Marney’s continued growth key to GVSU hockey

GVL / Robert Mathews
Tim Marney

Robert Mathews

GVL / Robert Mathews Tim Marney

Alex Harroun

Over the years, senior forward Tim Marney has continue to add different aspects of his game to become a well-rounded two-way player for the Grand Valley State University Division II men’s club hockey team.

Using his long stride and strong skating ability, Marney has the ability to create time and space for himself and his teammates. Considered a pure river skater and terrific in open ice by head coach Mike Forbes, Marney has become a big asset for the Lakers, especially on the penalty kill, a place where Forbes likes to use his skills.

“He is a solid two-way center,” Forbes said. “Tim can provide a boost of offense. He had a good weekend against Miami (Ohio) with a couple goals and has been a point per game guy for us this year.”

As a forward, putting up offensive numbers is key, but as a center in Forbes system, there are more requirements than just scoring. Constantly working on the all-around game, supporting the puck well, and being as good on the defensive side as on the offensive, has helped make Marney become an integral two-way player.

“If you do the little things well, the goals and assist will come,” Marney said. “Being my last season, I want to contribute every night and help the team the best I can to win.”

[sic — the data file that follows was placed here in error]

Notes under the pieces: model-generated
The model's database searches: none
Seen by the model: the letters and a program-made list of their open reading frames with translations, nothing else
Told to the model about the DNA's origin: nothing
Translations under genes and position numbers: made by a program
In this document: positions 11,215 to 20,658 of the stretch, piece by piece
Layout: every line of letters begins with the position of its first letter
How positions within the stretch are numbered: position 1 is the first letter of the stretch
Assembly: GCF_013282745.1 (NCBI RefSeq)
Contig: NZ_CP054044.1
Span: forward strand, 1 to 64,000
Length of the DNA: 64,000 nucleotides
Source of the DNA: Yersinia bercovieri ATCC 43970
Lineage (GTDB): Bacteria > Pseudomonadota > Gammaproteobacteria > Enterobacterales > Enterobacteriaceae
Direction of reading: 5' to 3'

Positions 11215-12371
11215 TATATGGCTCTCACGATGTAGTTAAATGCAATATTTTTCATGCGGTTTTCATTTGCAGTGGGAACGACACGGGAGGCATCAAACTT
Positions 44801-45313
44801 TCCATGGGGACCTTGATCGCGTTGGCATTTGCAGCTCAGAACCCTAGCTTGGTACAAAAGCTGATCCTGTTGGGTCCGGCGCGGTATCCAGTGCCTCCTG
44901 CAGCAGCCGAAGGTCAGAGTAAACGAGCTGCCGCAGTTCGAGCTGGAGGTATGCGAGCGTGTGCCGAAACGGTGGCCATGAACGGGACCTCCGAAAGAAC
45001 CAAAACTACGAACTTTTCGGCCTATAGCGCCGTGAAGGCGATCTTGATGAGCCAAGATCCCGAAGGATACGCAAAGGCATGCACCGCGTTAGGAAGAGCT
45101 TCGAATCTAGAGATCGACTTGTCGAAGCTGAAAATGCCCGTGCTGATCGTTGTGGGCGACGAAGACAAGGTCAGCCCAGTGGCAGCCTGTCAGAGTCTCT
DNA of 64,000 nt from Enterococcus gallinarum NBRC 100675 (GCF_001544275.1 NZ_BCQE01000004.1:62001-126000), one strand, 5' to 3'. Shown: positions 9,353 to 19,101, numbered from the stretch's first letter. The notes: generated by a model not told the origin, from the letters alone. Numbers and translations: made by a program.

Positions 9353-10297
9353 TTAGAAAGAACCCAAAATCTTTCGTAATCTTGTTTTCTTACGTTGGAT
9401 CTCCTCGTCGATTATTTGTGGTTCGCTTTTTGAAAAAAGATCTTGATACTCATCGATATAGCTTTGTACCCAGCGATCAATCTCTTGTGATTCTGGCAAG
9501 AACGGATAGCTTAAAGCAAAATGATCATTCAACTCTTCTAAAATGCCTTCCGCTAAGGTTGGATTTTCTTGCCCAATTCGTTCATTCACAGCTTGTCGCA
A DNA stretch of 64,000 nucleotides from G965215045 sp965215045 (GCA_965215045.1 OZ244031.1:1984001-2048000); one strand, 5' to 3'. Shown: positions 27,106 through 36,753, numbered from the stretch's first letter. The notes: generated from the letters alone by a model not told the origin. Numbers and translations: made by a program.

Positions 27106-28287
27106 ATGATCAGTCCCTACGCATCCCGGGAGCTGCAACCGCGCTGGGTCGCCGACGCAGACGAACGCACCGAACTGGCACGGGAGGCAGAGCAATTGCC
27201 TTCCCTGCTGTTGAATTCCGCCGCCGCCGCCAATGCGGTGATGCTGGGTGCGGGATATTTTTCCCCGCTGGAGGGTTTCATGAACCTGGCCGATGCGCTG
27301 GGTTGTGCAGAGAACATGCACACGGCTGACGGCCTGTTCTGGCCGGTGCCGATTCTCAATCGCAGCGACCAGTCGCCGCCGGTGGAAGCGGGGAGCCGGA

Since Marney started his freshman year on the Division III team, he was able to develop his defensive play, and gain valuable experience at the American Collegiate Hockey Association level. Instead of playing as a fourth line center on the Division II team, Marney was able to grow as a player on the Division III team with more playing time and responsibility.

“The team was stacked with talent when I was a freshman,” Marney said. “There wasn’t a whole lot of room for incoming guys that year. I had a great time playing Division III and it got me acclimated to playing in the ACHA.”

During his first season with the Division II team as a sophomore, Marney used that development to help the Lakers win a national championship.

“Tim scored a great goal for us in the national championship game against Michigan State the year we won,” Forbes said. “It was the third goal of the game and helped blow it wide open for us with a great top shelf wrist shot. Tim is capable of being a dominate player at this level.”

As a junior, Marney went back to his second straight national championship game, but came up short with a one goal loss to Florida Gulf last spring.

“I never won a major championship in my hockey career before that,” Marney said. “We had a great team my sophomore year. I was lucky enough to be a part of it and able to contribute. Two years ago was the best feeling in the world, and last year was pretty heartbreaking watching them take it away from us.”

Playing on the same line with his brother, sophomore forward Blaine Marney, has been a bright spot for Tim in his senior season.

“Growing up playing together in the backyard, we have good chemistry together,” Marney said. “It’s cool being out there with him now. We only had one year playing together in high school.”

The Lakers look to remain in the top spot in their ACHA region this spring.
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